Moving is expensive…. like… really f****g expensive, and I’m learned that very quickly! At the beginning of the year, I laid out my goals for 2019 and budgeting for an apartment move was a the top of the list. (and thank god I did)
Budgeting for a new home is a two step process. The first being the rent itself, but something that’s equally as important, the furniture! Although I’ve loved IKEA since birth, this felt like a time to graduate to other brands. With that said, saving, refurbishing and keeping my eyes peeled on the best deals was very important. I had to get creative and also embrace that this is a lot harder than just grabbing a top at Zara on sale.
What and How to Buy New:
Based off my space size increase, I did have to buy a large amount of new items. Those big items included an area rug, couch and the bedroom furniture. Although more expensive than I was used to, they are pieces I’ll be using everyday, so it didn’t take long to get over the initial hit to the credit card I had to take.
Websites like Article and Birchlane were both reasonable and easy to find exactly what I was looking for. I also referenced this article, which helped me understand the price points I should be expecting for certain pieces of furniture.
I’d also say that buying new linens, pillows and prints are easy and quick ways to change up your space without totally breaking the bank.
Where to save:
Just like shopping for clothes, never count out a consignment shop! All of the armchairs I wanted a big box stores were basically double or triple the price of what I found at my favorite antique shop in Chicago. I’ve got a bunch of items, big and small from flea markets and such that have really pulled my place together. There’s a lot of charm to be gained when you mix newer modern pieces with older, more one-of-a kind pieces.
Framing art is another potential money pit that can easily be avoided. A craft store like Michael’s or local framer can charge you hundreds per frame, but never fear, IKEA is always here. For my gridded gallery wall, I picked up these 9×9 frames for $10 each and bought matt board from a craft store and did this myself. This was at least a third the price if I had a professional or online company do it for me.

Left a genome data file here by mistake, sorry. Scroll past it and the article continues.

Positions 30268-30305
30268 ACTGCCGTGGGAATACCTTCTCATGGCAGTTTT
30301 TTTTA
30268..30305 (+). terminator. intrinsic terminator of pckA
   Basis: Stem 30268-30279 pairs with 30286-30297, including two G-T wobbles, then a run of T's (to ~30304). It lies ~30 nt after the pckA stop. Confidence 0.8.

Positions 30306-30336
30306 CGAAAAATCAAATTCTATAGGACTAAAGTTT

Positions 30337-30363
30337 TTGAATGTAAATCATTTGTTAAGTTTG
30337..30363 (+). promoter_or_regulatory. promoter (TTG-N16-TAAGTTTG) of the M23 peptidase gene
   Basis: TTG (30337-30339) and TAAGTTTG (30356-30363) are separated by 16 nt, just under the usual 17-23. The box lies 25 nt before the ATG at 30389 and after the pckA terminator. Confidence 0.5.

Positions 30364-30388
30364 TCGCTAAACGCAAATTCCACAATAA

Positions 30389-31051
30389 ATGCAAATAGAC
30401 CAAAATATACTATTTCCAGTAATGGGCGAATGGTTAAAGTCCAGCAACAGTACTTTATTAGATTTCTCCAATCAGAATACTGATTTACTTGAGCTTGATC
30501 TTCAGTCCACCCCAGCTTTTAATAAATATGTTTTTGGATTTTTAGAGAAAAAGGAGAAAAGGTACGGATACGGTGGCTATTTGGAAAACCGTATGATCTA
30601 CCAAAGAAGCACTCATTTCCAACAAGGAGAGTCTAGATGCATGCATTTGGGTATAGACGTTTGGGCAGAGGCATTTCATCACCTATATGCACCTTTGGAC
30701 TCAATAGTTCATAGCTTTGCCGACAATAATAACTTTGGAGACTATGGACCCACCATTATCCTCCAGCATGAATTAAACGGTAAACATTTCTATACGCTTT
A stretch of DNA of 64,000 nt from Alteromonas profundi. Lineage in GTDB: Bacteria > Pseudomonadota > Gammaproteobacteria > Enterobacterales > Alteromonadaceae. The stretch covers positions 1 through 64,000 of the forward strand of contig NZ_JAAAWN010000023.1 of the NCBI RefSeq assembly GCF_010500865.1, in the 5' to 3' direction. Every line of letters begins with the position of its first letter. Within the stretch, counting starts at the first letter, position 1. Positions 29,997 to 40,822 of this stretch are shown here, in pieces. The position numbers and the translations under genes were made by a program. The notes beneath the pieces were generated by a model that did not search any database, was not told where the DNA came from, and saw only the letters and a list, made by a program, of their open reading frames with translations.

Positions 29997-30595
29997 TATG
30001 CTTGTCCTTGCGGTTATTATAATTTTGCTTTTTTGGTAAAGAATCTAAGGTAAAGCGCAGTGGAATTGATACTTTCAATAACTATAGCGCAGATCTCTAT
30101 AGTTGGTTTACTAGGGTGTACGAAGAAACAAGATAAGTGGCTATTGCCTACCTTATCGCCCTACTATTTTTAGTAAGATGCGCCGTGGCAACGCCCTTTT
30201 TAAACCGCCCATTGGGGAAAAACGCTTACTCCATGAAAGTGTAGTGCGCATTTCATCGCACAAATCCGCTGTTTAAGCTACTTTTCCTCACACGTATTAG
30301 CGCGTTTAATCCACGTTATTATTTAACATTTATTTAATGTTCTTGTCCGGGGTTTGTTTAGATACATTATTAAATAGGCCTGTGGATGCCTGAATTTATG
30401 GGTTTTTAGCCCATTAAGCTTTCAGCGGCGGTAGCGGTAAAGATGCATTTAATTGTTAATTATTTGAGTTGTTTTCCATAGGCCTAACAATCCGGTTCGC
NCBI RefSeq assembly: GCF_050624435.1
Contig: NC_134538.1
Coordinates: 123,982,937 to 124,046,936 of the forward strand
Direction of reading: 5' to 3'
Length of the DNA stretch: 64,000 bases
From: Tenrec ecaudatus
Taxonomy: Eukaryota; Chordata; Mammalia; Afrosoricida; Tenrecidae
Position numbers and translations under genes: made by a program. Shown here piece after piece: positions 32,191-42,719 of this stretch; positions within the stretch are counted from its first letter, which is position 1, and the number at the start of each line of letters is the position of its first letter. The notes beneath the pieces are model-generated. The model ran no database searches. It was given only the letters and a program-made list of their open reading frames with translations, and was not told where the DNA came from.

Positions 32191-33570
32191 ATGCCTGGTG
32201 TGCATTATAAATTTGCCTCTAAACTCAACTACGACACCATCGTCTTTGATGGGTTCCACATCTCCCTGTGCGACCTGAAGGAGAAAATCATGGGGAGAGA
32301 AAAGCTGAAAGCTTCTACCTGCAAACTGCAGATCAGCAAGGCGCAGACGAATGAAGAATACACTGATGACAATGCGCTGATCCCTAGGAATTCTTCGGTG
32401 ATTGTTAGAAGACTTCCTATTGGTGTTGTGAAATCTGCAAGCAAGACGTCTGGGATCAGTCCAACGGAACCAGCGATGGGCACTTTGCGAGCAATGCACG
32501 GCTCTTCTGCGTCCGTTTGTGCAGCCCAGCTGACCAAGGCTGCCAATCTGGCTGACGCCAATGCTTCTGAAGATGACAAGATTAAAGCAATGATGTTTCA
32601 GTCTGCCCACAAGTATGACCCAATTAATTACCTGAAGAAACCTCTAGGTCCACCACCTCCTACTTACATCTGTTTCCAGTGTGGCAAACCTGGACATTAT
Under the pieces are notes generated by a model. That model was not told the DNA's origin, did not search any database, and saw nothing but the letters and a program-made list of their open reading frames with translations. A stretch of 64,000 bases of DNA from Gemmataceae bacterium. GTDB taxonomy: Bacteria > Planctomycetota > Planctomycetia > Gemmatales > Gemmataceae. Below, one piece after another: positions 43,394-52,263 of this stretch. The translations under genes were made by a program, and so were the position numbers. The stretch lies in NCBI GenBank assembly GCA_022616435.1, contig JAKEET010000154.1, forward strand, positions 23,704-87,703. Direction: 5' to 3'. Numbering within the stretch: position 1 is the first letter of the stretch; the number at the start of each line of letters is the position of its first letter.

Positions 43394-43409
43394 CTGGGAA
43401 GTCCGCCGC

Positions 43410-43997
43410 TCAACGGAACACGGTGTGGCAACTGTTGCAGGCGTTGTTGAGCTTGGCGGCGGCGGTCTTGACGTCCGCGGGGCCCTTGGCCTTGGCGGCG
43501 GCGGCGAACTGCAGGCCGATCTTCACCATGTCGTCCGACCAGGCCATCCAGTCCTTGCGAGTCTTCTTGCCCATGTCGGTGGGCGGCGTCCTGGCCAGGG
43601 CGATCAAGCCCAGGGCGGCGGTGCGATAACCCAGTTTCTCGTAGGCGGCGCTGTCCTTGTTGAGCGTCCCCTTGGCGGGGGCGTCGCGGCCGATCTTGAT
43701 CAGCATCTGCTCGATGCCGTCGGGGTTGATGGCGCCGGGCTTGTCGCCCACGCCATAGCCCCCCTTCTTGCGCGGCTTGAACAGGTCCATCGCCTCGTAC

Things to keep:
One of the best parts about this move was that I had the chance to look at everything I own, and make sure that it had a purpose if it was taken to a new space. Although I’m not an avid reader, by any stretch, I have a great collection of coffee table books from travels and friends that serve well in a more design sense than they ever would to read. Any cute book has a chance to serve as decor on your table or side board like it does for me.
Those little side tables you got in college, keep them! I almost threw out a $20 black table from IKEA but you never know when you’ll need another surface next to your couch, bathroom, etc. The same goes for picture frames too, as they can easily be repurposed if need be.
The best advice I can give is to think practically when you’re decorating an apartment. You can dream, but you have to be realistic. You know what’s trash, you know what’s overpriced and you know what you need. Only spend the money when it’s something you’re using everyday. Don’t buy the $300 couch and the $70 designer coffee table book! (Even though I’ve probably done the latter before)
A list of my favorite places to shop for this apartment below:
Crate and Barrel
Edgewater Antique Mall
Randolph Street Market